In last week’s landmark ruling, South Dakota v. Wayfair, the United States Supreme Court overturned a previous decision that made it difficult for states to require online retailers to collect and remit sales tax on transactions within their borders unless the retailer had a physical presence within that state. The Supreme Court’s ruling in Wayfair sets the stage for a windfall of sales tax revenue if state legislatures get into action and pass statutes requiring exactly that.
How It All Started
In 2016, facing continued sales tax revenue losses, the South Dakota legislature enacted a law requiring out-of-state sellers to collect and remit sales tax. The law applied only to sellers who had delivered more than $100,000 in goods or services annually to the state or engaged in 200 or more separate transactions for the delivery of goods or services for delivery into the State. (SDCL §10-64-2) In response to the law, Wayfair, Overstock.com, and Newegg filed suit arguing the law was unconstitutional because it violated the current standard set by the Supreme Court in Quill v. North Dakota over twenty-five years ago. (504 U.S. 298 (1992)) The Quill rule prohibited a state from requiring a business to collect and remit state sales tax unless the business has a physical presence in the state.
The Quill rule essentially created a loophole that gave out of state businesses, and especially online businesses, an advantage over businesses with storefronts or physical connections with a state. In South Dakota alone, it was estimated that the loophole caused the state to lose an estimated $48 to $58 million in tax revenue.
In its opinion, the Court recognized the rule created by Quill had become far removed the realities of commerce today. Times have changed and the Court’s decision in Wayfair recognizes the challenges states face in trying to recapture loss tax revenue that is estimated to be as high at $33 billion per year.
A New Twist on an Old Rule
The Wayfair ruling removed the requirement that a company be physically present in a state before it can be required to collect and remit sales tax. This decision takes away remote sellers’ advantage over brick and mortar stores created by the old rule.
Several states already had laws in effect aimed at recovering tax revenue on the estimated $453.5 billion in e-commerce sales in 2017. Many more will be enacting laws to fit within the parameters established in Wayfair.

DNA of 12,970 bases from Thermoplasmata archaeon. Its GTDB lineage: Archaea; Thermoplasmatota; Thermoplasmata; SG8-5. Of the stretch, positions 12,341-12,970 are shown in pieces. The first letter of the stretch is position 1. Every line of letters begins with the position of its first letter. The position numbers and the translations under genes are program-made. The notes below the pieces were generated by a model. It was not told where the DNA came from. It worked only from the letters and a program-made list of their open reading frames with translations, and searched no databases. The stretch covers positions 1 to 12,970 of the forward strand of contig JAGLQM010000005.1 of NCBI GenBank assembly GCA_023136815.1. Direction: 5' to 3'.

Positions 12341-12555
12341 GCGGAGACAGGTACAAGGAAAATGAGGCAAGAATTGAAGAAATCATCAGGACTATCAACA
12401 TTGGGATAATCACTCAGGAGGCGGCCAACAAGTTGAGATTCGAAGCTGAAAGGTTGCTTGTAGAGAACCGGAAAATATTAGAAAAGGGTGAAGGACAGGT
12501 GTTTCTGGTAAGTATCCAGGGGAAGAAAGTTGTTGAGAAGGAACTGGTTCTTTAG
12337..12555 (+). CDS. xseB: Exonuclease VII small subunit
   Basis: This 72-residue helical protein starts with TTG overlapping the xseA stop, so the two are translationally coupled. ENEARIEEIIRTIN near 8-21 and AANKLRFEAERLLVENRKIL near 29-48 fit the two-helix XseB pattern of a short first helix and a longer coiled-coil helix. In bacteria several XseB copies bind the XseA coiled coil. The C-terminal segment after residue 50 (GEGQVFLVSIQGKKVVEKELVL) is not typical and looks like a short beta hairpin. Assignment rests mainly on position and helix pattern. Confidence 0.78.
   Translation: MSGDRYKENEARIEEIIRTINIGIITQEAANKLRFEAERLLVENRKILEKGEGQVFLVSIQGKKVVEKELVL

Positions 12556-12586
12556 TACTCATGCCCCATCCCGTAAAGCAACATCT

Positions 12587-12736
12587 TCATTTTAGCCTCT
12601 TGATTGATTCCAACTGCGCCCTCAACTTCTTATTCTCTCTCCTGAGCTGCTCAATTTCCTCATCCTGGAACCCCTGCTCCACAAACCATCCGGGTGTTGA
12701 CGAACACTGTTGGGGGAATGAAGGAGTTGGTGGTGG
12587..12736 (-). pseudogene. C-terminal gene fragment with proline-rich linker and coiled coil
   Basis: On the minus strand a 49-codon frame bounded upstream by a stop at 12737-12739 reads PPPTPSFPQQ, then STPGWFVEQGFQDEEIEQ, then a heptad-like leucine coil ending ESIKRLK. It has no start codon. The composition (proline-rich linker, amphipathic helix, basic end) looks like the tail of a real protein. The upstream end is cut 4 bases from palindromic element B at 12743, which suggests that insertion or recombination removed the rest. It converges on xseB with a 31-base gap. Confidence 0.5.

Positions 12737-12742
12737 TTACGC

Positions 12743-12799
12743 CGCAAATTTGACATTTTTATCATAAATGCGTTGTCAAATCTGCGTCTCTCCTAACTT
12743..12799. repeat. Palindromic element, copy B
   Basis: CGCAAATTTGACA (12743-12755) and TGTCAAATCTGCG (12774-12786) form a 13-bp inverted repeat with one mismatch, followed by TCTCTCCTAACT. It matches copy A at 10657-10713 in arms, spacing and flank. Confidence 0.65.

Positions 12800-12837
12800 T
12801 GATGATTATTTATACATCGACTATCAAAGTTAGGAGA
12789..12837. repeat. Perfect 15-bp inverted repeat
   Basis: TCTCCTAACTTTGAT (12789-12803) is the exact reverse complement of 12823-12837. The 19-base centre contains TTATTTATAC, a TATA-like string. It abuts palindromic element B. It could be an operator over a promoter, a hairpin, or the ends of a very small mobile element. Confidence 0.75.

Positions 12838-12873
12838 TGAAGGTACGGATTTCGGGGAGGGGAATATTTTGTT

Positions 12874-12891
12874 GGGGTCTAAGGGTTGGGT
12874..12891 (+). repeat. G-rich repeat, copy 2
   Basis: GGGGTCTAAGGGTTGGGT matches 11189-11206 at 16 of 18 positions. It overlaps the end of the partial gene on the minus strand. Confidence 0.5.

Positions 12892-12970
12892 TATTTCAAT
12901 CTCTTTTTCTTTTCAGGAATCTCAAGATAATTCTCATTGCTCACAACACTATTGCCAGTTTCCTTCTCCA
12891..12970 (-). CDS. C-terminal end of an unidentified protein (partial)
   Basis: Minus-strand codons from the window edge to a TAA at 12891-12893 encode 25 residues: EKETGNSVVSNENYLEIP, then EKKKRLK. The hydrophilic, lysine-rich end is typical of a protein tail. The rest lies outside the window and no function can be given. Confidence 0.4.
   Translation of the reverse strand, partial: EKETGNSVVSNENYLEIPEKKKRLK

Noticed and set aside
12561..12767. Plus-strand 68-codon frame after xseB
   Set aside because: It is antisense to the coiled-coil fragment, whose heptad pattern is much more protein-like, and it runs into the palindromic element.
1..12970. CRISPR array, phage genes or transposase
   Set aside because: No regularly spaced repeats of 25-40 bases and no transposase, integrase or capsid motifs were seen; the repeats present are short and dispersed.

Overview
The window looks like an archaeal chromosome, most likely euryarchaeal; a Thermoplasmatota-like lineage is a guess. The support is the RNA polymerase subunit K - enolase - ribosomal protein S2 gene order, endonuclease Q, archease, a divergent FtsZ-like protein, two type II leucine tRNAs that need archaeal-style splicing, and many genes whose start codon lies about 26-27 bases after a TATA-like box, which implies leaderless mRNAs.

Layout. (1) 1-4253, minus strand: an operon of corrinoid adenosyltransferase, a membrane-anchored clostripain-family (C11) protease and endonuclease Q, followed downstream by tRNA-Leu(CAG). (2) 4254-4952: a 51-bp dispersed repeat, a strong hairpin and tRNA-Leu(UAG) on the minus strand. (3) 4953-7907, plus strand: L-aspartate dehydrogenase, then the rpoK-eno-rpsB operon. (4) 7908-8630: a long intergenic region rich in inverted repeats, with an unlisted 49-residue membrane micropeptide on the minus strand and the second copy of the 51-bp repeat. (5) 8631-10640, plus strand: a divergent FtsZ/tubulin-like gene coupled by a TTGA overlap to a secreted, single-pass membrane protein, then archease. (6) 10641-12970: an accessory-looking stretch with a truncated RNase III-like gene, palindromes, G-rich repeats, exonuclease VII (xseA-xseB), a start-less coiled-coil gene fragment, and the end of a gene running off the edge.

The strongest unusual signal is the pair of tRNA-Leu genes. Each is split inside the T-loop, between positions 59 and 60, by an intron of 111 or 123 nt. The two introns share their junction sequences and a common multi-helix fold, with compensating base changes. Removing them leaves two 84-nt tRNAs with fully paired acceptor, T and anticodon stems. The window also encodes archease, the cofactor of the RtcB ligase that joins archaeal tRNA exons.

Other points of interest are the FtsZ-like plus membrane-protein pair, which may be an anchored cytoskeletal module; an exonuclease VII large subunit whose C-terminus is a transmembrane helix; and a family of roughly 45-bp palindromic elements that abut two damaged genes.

The first requirement articulated under Wayfair is that the activity being taxed must have a substantial nexus with the taxing State. South Dakota’s law fit within this definition since it only applied to sellers that delivered more than $100,000 in goods or services into South Dakota or engaged in 200 or more separate transactions for the delivery of goods and services into the state on an annual basis.
Second, a tax law imposed by a state cannot discriminate against interstate commerce or create an undue burden upon it. South Dakota’s law had a built-in safe harbor for businesses who conducted limited business in South Dakota. Also, the tax is not applied retroactively.
Additionally, South Dakota is one of more than 20 States that adopted the Streamlined Sales and Use Tax Agreement. This system standardizes taxes and streamlines the process of sales tax collection. While the process of collecting and remitting tax to multiple states may have been burdensome in 1992, the technology available both through the States and through private providers streamlines this process and makes it easier for out of state retailers to collect and remit sales tax.
Minnesota is among the 20 states with an economic nexus model currently in place. Additionally, it is also a member of the Streamlined Sales and Use Tax Agreement. Its current economic nexus is limited to companies with a physical presence in the state or those with an affiliate or solicitor in the state. After the Wayfair ruling, the Department of Revenue issued brief guidance to assist sellers until it provided further guidance within 30 days. Companies completing online sales to Minnesota citizens should work with counsel and/or tax professionals to ensure they are in compliance if and when Minnesota issues further guidance.
For small businesses and individuals thinking about creating an internet-based startup company, it is essential they work closely with counsel to determine whether they will have obligations under various state laws to collect and remit sales tax. Navigating complex tax laws at both the federal and state level with the aid of knowledgeable tax counsel will help to reduce the risk of running afoul of laws as states continue to make changes to take advantage of the opportunity to capture some of the revenue they have been missing over the last 26 years.
For almost 20 years Kim Lowe has lawyered from the trenches. Kim lawyers from experience, using her knowledge of the law and understanding of how both for-profit and nonprofit business enterprises operate.
Rachell Henning is a second- year student at Mitchell-Hamline School of Law's innovative Hybrid program. Rachell is an Avisen Fellow who enjoys spending time with her husband and two young daughters when she is not working or studying.